Michigan Music Alliance seeks to connect industry
Musicians across the state now have more resources as they navigate their industry’s new normal, thanks to the Michigan Music Alliance (MMA).
The organization recently launched three new online databases which are designed to serve as a resource for the Michigan music industry when searching for artists, locations, and recording studios.
“It’s about collaboration rather than competition and killing the ‘starving artist’ mentality,” said Elle Lively, executive director of MMA. “In post-pandemic where things are going to be very different from what they were before, like the way reservations work and the way venues pay groups, the theory is that if we work together we can all be stronger and more successful by sharing those resources and making more lasting connections by building on each other instead of trying to do their own thing and build their databases. (It’s) it’s good that anyone can do it, but just to make a master of it, where people can offer their information and add their locations and add their studios so that we all look at the same starting point can hopefully help people, especially those who are just starting out in the music scene.
Artists can join the Michigan Artist Database with information that includes their names, band names, website links, streaming services, social media IDs, and the genre of their music.
The venue and studio listings are being compiled by a team of interns from across the state who are working for MMA this summer. Some of the interns are students from Ferris State, Wayne State, and Grand Valley State universities.
The Michigan Site Database includes location and type of sites, capacity limits, contact information, website links, and social media information. The Michigan Recording Studio database includes studio names, locations, contact details, and social media IDs.
Lively said in June that MMA had well over 100 sites listed in the database, which she said she expects to continue to grow. Some of them include the Frederik Meijer Gardens, the Listening Room, the Pyramid System, the Intersection, various breweries and cafes.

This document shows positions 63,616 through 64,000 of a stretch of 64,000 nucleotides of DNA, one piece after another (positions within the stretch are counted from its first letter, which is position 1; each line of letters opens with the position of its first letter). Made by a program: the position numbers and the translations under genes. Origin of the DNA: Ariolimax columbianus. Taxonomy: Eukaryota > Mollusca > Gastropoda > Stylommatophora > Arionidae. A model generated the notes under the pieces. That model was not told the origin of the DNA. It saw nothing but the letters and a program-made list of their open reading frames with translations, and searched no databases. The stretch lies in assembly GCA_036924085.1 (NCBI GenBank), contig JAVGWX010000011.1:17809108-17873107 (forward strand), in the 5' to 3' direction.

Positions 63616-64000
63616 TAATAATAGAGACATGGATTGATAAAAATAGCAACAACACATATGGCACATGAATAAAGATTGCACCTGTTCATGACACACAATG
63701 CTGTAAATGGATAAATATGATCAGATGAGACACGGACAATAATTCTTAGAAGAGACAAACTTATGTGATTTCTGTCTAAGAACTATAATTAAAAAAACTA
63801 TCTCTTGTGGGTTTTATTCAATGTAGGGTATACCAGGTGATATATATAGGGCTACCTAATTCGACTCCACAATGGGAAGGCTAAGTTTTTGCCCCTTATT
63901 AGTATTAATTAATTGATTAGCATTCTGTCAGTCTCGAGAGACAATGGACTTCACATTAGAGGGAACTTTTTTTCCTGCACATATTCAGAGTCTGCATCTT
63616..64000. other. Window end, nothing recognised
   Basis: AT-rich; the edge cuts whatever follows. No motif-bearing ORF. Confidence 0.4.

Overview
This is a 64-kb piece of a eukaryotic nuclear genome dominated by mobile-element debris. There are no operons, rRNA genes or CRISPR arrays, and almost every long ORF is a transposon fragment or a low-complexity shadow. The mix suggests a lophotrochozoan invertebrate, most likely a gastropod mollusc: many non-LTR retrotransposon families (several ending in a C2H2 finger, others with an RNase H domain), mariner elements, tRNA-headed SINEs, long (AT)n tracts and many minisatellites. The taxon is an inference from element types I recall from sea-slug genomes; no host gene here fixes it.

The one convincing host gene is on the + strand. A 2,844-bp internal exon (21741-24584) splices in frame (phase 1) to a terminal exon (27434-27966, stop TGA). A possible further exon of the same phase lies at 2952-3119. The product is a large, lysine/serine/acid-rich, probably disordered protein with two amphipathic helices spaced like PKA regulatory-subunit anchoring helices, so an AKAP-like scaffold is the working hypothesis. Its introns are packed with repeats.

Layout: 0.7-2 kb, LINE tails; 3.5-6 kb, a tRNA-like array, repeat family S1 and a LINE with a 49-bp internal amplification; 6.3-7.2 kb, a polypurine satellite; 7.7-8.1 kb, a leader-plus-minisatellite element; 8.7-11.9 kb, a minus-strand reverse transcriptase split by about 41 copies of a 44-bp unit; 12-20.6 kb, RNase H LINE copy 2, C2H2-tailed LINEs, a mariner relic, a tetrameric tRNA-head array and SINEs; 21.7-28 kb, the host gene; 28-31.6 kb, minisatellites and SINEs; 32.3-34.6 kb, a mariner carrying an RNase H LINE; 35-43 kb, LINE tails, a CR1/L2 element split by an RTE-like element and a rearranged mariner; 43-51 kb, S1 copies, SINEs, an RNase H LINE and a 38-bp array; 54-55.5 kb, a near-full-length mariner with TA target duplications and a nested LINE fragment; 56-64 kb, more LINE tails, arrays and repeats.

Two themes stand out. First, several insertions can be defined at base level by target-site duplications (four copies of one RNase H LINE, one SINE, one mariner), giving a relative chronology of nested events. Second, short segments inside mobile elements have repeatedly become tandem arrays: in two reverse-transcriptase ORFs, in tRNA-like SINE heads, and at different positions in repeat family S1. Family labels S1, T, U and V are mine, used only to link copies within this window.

“All of our partner studios are in the database, so there are about 15 at the moment. But we really hope that studio owners, engineers and producers will hear about it and let us know because there are so many home studios in Michigan where the engineers work in a home studio and do an amazing job, “said Lively.” They are sometimes a little harder to find so we would like them to market themselves so we can get them. add to database There is a lot of talent that we don’t want to miss.
Singers and songwriters Nicholas James Thomasma and Sarena Rae both opted for the Michigan Artist Database in the hope that it will help them connect with others.
Thomasma, a folk musician, sometimes performs alone and other times with her group Nicholas James and the Bandwagon.
“I’m excited about the database because often times I’m constantly trying to find new musicians to play with,” he said. “It seems like I’m endlessly looking for a bass player and drummer in my band, and I’ve met a lot of people over the years. Now I’m at the point where when I need a drummer I don’t just have 10 people on my mind asking, “Wait, who’s playing the drums?” So it’s good to have a resource where you can search for musicians and connect with them.
Rae, an R&B singer, said she released her EP “Heaven” last year, but was unable to perform it live. With the database, she said she could host a launch party, perform her music in different venues, and collaborate with other artists.
“It’s amazing to find artists to collaborate with. I think it’s an amazing tool and an amazing resource that the Michigan Music Alliance has created for us, but not just for musicians, but for venues and studios as well, ”she said. “I’m really excited because I think this will be an accessible way to work and collaborate with other people in Michigan.”
MMA has served as a connector for years. On March 8, International Women’s Day, Rae was able to collaborate with a group of more than 25 female artists from across the state who gathered either in their homes or at one of MMA’s five partner studios to create a video clip associated with a cover. interpretation of “Respect”, paying homage to Aretha Franklin of Michigan.
MMA has also been instrumental in helping artists who struggled financially during the pandemic with the launch of the Michigan Artist Relief Fund. The organization was able to raise $ 50,000 to help Michigan artists pay their bills.
Thomasma spent the latter part of 2020 giving drive-through concerts statewide.
“I am grateful to the Michigan Music Alliance,” he said. “The fact that they were able to lead such a significant relief fundraiser (effort) was impressive in itself, and their continued dedication to improving the lives and careers of Michigan musicians is admirable. I am so grateful to have such an organization in Michigan.
“I am grateful to the Michigan Music Alliance in so many ways,” added Rae. “I like that they defend musicians and the arts.”